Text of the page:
But yeah my kid is on TikTok a lot of the time and the appeal is precisely that is real people doing something goofy or an impressive if pointless feat. Or taking the piss out of some mainstream entertainment thing.

Stylo said...

Good Friday's coming up soon, you know.

Phil Knight said...

Rate my takeaway is here:

Most bonkers but compelling thing I've seen recently is this middle-aged German couple touring Britain:

About 90% of what I watch ("media I consume") nowadays is made by amateurs/enthusiasts, and I think it is going to be increasingly difficult for the packaged media to compete.


Good Friday - point taken, but then againthe deathday of Christ and the Resurrection a few days later is the fulcrum around which an entire religion is based.

I'm talking more like, on this day X number of years ago, musician Y or comedian Z died.

I haven't seen that many of those - more striking is the birthday thing. I suppose it's harmless enough, way of keeping beloved entertainers in mind. But it adds to the overall thing of commemoration overdrive - the way that you get 10 years-on looks back at significant albums (or repackagings, deluxe reeditions). I feel like I've even seen a 5-years-on look back at least once!

Stylo said...

Do you remember the BBC lowbrow nostalgia series I Love the 70s? They extended it to the 80s and 90s, which led to the mild absurdity that I love 1999 was broadcast in 2001. So, as part of that show, the BBC had a retrospective lookback at Britney Spears in 2001.


Yes I do remember it - it was quite enjoyable in its surface skimming way. But they ran through the decades really quick, as you say - and I believe they actually did I Love the Noughties in the middle of the same decade, before it was fully done!

Stylo said...
This comment has been removed by the author.
Stylo said...

So were the last episodes of that series "The Prophecies of Stuart Maconie," where Stuart demonstrates his omniscience by predicting the emergence of Rihanna and Kanye letting Taylor Swift finish?

I've heard occasionally that the internet has fragmented culture, to the extent that the idea of a nationwide culture where broadly everyone understands the key facets has become obsolete. For instance, the soaps no longer command viewing figures in the 10s of millions (Eastenders regularly loses out to the highbrow gameshow Only Connect, on BBC2 at the same time on Mondays). In that mindset, would a series like I Love the 70s even be possible for the 2010s?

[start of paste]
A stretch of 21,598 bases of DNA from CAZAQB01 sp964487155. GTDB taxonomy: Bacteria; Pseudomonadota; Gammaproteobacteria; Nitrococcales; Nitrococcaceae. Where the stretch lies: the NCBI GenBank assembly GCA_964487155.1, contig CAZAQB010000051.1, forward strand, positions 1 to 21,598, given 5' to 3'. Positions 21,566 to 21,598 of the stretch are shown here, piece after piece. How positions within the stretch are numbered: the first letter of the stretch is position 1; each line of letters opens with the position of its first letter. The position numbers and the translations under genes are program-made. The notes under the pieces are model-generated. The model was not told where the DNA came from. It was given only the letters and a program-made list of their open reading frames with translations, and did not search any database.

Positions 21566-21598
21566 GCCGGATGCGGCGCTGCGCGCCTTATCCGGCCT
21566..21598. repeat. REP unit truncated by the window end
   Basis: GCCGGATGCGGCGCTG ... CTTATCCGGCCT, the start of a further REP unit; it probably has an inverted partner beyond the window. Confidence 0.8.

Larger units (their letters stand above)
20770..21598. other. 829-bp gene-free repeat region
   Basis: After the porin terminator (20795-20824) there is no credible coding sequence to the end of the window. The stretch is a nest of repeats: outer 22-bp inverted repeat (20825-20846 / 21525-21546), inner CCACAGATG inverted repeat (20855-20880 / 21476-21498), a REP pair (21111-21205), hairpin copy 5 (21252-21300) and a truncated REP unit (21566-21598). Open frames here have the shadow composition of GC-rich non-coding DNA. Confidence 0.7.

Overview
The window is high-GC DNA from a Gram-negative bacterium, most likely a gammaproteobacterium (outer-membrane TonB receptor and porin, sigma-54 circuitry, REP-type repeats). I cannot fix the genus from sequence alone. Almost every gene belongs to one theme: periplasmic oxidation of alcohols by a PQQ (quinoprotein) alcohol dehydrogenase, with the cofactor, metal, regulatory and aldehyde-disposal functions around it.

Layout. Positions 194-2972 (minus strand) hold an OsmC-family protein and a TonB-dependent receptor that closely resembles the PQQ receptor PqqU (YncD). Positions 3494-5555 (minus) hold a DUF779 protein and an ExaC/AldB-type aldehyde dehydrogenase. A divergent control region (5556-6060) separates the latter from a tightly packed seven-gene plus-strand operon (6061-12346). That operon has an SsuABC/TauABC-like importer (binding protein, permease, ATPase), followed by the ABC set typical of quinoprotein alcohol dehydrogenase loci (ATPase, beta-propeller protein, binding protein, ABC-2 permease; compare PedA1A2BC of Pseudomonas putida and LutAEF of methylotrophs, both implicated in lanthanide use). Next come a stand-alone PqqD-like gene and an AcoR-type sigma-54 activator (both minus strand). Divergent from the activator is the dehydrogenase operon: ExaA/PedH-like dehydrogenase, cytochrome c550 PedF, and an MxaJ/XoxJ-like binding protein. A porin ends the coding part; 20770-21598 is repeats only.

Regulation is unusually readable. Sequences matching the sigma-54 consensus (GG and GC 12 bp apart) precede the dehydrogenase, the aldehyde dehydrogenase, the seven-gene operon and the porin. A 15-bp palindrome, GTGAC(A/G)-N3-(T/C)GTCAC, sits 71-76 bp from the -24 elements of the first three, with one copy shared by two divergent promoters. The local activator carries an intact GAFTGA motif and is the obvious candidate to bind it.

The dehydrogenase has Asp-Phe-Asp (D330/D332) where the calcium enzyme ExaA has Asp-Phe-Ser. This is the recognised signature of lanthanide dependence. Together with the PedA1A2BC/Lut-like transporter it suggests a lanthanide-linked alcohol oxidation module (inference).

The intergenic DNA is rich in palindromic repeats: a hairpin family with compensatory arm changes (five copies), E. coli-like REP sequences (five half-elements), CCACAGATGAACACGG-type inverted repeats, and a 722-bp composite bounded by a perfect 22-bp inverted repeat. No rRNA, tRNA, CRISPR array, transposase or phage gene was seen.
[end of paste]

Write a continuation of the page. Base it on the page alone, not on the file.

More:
I think the case is overstated. It's not as if the last decade has lacked for major sporting events, blockbusters and inescapable songs. I would rather say such fragmentation has given prominence to more niche pursuits, enabling a audience to gather to, say, commemorate odd-numbered anniversaries.

Phil Knight said...

I think the last thing that brings everybody together is media controversies. One of the things that amazed me about the current Lineker furore is that Match of The Day only gets 2 million viewers nowadays. It's telling that current media controversies tend to involve people over the age of 50.

So when a fossil like Jeremy Clarkson says something controversial it activates long-dormant passions and we're briefly back in the 1990's again, when these people actually mattered. Which kinda indicates to me that the legacy media operates to a large extent on inertia, on the infrastructure that was built for it in the 20th Century, and the dwindling audiences that that infrastructure was originally built to serve. We still have movies and pop stars because the movie and pop star manufacturing and delivery conveyor belt is still intact, if less dynamic than it used to be. At a wider level I think this is the situation with all the legacy "big stuff" from the last century, such a car making, banking etc. The industry consolidations and resulting giganticism are attempts to fend off decay.

Part of the reason that the right-wing press can inflate the Lineker thing is because they know that the BBC and the other major channels are structurally weaker than they used to be, and have very much entered the domain of "fair game". Although the right-wing press have their own problems in maintaining structural integrity and a coherent audience, of course.

Matt M said...